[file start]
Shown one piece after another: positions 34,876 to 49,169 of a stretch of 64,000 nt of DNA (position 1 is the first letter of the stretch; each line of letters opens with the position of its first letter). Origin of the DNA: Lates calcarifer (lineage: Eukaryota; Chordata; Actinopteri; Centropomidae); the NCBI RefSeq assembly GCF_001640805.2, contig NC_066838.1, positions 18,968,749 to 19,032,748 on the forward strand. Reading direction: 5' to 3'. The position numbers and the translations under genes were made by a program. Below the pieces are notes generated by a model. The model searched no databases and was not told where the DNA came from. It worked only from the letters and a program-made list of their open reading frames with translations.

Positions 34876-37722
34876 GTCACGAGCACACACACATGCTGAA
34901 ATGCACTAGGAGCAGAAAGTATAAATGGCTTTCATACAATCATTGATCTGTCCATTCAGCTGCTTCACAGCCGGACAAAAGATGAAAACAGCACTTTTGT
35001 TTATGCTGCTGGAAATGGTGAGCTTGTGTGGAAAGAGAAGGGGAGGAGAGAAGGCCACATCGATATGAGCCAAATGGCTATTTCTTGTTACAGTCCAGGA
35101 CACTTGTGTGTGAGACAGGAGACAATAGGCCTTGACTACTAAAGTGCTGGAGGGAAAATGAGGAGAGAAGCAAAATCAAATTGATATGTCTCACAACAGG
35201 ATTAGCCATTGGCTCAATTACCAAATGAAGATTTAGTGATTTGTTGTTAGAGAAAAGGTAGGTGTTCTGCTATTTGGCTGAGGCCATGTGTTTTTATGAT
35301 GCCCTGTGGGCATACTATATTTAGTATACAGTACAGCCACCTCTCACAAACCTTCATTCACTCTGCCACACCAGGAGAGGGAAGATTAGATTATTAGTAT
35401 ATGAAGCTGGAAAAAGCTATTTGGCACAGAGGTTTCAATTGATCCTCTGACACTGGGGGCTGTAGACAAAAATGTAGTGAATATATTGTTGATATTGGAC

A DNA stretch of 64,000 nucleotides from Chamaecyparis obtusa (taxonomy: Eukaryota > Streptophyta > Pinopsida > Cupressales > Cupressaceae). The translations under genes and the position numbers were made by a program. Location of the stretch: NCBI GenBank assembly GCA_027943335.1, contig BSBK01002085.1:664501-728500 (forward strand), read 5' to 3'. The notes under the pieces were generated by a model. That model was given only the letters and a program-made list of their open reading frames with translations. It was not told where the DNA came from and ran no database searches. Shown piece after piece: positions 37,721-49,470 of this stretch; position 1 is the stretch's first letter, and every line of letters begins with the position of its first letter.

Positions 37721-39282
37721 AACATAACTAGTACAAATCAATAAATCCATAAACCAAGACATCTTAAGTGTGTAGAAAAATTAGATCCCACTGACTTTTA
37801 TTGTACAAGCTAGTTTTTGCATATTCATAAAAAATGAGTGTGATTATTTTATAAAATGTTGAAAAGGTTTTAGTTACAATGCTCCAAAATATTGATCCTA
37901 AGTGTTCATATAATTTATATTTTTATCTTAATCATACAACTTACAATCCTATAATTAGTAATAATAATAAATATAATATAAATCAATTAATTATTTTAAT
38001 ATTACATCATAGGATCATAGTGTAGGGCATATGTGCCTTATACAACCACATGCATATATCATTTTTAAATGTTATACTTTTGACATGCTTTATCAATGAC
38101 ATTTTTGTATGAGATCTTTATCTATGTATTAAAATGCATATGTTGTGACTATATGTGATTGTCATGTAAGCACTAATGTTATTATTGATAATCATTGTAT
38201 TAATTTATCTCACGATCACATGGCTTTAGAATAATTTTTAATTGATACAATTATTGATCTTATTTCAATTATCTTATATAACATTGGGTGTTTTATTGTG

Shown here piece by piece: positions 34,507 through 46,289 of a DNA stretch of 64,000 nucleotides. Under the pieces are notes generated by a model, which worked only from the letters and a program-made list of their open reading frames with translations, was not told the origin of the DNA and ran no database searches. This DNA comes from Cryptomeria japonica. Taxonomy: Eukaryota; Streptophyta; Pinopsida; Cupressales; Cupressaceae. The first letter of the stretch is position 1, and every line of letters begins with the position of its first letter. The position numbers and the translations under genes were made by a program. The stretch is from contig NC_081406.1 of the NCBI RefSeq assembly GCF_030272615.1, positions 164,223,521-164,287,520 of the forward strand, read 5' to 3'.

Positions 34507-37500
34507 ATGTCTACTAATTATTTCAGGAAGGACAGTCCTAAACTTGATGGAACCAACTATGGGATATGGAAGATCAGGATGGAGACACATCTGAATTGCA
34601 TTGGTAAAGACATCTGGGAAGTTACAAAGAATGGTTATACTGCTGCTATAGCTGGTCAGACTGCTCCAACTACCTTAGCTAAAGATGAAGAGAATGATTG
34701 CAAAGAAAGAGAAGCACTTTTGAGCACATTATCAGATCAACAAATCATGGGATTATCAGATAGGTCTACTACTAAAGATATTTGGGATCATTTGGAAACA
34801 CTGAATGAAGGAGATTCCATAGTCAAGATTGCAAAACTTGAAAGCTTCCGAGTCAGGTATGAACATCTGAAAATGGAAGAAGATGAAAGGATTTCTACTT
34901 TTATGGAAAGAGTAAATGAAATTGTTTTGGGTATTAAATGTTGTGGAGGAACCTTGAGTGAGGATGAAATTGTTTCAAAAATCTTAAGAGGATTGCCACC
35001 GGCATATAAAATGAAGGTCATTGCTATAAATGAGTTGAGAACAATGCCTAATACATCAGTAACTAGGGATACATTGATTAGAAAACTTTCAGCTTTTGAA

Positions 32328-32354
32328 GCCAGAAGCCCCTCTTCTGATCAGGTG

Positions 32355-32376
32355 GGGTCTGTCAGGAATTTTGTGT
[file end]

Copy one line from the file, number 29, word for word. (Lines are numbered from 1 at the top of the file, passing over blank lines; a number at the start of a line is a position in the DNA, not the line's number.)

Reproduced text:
32355 GGGTCTGTCAGGAATTTTGTGT